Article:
Now they are finally starting to bloom: the autumn-blooming camellias (Camellia sasanqua) and their relatives.
Unfortunately, this species is not yet very well known in Germany and so I am pleased that Ilse Höger reports in detail about the sasanquas in the October 10/2021 issue of the magazine "Gartenpraxis", even if I agree with her assessment that the Ackerman hybrids are too Count, not share, the hardiest camellias.
The autumn-blooming camellias are an enrichment for the garden in many ways: they bring color into the rather dreary season, offer bees, bumblebees and other insects a valuable source of food thanks to the high pollen and nectar content of their flowers, and exude a bitter, almost earthy scent and, as evergreen plants, are a beautiful eye-catcher all year round with their attractive, dark green and highly glossy foliage. As a shrub or small tree, they can reach a height of up to 7 meters in our latitudes.
There are three flowering times for autumn-flowering camellias: early flowering begins at the end of September, middle flowering in October and late flowering from the end of November. The flowering period lasts two to three months, so you can still enjoy the lushly blooming bushes even in February. And after blooming, the individually falling petals form a magical carpet of flowers.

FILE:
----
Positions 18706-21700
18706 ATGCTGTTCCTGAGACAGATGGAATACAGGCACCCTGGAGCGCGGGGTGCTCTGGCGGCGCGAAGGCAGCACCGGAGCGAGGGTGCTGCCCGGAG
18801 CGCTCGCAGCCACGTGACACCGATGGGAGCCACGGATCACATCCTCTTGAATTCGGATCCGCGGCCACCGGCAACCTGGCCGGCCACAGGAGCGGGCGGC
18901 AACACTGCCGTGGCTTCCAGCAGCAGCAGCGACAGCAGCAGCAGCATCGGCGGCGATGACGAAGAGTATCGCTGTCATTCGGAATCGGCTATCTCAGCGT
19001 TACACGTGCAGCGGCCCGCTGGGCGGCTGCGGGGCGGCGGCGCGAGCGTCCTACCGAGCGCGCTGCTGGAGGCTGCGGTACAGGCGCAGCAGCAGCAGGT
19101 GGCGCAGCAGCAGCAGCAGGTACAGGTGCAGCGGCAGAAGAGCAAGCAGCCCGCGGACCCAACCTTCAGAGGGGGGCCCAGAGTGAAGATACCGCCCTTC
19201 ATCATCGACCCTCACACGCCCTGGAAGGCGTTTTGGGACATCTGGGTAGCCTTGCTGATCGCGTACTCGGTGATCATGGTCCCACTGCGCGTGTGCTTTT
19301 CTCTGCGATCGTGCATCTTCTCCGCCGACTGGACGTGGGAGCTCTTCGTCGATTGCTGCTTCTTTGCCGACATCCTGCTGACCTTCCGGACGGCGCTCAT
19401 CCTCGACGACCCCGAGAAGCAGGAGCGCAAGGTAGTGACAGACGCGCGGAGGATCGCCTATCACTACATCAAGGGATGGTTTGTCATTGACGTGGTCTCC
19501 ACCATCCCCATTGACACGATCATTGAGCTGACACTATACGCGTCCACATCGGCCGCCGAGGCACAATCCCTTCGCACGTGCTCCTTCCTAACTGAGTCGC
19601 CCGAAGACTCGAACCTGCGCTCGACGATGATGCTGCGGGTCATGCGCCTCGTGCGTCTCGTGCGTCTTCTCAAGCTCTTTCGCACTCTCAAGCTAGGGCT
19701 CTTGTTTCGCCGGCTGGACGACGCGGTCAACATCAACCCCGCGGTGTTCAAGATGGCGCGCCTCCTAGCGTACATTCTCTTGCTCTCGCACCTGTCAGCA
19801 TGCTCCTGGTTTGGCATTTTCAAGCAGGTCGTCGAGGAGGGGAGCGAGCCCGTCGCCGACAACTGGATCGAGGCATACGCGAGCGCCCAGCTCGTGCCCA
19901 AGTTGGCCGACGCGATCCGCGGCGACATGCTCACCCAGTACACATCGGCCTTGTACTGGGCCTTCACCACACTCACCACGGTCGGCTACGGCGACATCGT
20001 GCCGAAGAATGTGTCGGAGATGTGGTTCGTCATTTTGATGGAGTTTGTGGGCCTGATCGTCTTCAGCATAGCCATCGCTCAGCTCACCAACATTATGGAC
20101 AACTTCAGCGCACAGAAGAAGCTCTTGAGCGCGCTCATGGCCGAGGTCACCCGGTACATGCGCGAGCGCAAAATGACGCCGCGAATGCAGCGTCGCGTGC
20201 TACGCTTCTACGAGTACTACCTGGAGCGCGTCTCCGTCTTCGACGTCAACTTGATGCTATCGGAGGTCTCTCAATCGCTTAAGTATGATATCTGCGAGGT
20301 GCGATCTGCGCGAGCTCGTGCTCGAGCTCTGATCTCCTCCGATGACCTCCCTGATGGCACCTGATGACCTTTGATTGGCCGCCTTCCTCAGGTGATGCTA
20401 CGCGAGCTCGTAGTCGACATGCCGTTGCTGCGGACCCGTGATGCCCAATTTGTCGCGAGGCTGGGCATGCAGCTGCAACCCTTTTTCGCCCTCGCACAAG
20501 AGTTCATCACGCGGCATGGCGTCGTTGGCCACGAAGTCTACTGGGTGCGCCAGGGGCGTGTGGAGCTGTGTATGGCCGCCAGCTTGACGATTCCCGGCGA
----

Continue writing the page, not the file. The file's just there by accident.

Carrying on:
Danger threatens at frosty temperatures from -6 degrees Celsius: here the flowers that have already opened turn brown, while the closed buds survive single-digit temperatures very well. The petals of "Yuletide" are the exception: due to their waxy structure, they show no damage even when opened at temperatures as low as -5 degrees Celsius.
In contrast to their winter-flowering cousins (Camellia japonica), the autumn-flowering camellias require a sunnier location in order to produce a lush set of flowers. A southwest location is ideal, although it should be protected from the hot midday sun. To save space, I planted sasanquas on the south side of my garden; The root area is shaded and regular watering means they feel comfortable there too.
The autumn-flowering camellias have very good winter hardiness, but like the japonicas, they require good winter protection in the form of a 20 cm thick layer of mulch in the root area and must not dry out even in winter.
Thanks to their sprawling growth and slightly curved branches, the autumn-flowering camellias are ideal as hedge plants. But they also cut a fine figure in the garden as a solitary plant. Try it.